Pre-Columbian Tribes Had BBQs, Parties on Grave Sites
Excavations of 12th- and-13th-century burial mounds in the highlands of Brazil and Argentina revealed numerous earthen ovens. The finds suggest that the graves were also sites of regular festivals held to commemorate the death of the community's chief.
"After they buried an important person on the burial grounds, they feasted on meat that had been steamed in the earth ovens and drank maize beer," said archaeologist and study co-author José Iriarte.
comments powered by Disqus
- Revised AP U.S. History Standards Will Emphasize American Exceptionalism
- In a county that tried to amend U.S. history course, a lesson in politics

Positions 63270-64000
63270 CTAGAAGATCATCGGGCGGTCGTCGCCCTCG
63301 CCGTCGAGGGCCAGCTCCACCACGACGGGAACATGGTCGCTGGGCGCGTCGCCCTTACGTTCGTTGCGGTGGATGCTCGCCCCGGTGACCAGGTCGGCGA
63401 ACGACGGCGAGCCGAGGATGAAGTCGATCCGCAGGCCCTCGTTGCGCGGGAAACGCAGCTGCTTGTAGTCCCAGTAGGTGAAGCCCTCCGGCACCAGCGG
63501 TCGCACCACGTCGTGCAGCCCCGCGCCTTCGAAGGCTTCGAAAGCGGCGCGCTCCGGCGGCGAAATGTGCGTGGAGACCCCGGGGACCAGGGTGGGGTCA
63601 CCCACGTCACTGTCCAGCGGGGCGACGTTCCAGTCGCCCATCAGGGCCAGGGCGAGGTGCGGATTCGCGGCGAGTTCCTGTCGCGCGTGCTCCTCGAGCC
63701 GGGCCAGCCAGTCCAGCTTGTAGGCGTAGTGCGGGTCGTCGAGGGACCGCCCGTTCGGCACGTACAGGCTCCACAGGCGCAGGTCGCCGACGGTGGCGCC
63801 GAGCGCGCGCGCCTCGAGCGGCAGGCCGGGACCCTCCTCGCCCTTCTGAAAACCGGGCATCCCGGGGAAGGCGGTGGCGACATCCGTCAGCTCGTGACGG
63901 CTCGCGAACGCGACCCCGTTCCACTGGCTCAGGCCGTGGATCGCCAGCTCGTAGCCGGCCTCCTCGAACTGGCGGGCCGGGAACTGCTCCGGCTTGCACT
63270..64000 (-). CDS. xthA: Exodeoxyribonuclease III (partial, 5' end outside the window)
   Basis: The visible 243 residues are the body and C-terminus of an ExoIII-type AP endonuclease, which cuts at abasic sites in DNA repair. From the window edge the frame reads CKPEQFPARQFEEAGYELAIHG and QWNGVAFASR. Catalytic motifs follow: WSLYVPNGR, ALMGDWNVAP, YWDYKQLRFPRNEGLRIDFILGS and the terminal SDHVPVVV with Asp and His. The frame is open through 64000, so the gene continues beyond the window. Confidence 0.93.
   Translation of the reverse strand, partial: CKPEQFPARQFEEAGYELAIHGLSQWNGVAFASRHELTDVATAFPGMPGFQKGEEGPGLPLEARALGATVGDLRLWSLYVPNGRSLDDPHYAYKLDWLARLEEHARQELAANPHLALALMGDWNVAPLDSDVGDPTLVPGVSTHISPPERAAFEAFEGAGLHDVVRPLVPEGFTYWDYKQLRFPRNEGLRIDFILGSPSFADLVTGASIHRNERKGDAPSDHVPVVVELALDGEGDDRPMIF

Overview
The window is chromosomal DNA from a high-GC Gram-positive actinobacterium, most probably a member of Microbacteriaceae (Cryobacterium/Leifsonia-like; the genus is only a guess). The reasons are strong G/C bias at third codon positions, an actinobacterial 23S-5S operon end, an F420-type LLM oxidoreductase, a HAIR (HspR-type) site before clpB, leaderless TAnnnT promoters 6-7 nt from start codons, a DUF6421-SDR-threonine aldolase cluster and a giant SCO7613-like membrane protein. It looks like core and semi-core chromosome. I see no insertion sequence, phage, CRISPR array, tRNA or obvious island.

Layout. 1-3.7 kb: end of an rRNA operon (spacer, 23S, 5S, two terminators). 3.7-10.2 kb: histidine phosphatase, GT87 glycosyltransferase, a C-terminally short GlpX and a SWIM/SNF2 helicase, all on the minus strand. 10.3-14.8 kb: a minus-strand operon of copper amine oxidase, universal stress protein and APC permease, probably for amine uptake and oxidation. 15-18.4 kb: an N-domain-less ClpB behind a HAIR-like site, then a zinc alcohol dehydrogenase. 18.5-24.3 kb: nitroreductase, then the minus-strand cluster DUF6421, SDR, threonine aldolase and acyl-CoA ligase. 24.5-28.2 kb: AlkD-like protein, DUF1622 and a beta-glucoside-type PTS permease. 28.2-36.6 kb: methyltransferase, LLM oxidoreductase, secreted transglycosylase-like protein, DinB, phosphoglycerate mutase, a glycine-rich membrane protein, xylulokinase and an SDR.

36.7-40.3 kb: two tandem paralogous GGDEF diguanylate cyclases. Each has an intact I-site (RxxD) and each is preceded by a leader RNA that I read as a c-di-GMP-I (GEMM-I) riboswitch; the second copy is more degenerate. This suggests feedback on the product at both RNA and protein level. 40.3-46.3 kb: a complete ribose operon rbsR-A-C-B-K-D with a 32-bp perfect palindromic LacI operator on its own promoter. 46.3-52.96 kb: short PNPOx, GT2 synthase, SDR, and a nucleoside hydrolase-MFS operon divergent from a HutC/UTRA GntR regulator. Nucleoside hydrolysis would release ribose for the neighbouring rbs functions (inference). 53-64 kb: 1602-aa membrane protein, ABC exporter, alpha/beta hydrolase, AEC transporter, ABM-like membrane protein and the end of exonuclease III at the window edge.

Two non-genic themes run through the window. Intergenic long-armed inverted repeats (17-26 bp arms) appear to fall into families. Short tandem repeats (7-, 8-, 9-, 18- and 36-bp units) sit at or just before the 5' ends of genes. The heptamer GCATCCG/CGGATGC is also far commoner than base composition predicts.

- Overhauling La Guardia, an Airport With a Historical Name but a Tarnished Image
- Now it can be told: The weakening of the Voting Rights Act of 1965 is the crowning achievement of GOP partisans who detested the law
- Japanese textbooks may sanitize history, but comic art books don't
- Historians Against the War gathering signatures for new resolution to AHA on alleged violations of academic freedom in Israel
- Academic Seeks Death Certificate for Outlaw Billy the Kid
- Murderer of historian of Czech Jewry goes on trial
- Election results are in for the American Historical Association
- Nial Ferguson warns Obama’s bet on Iran has low odds of success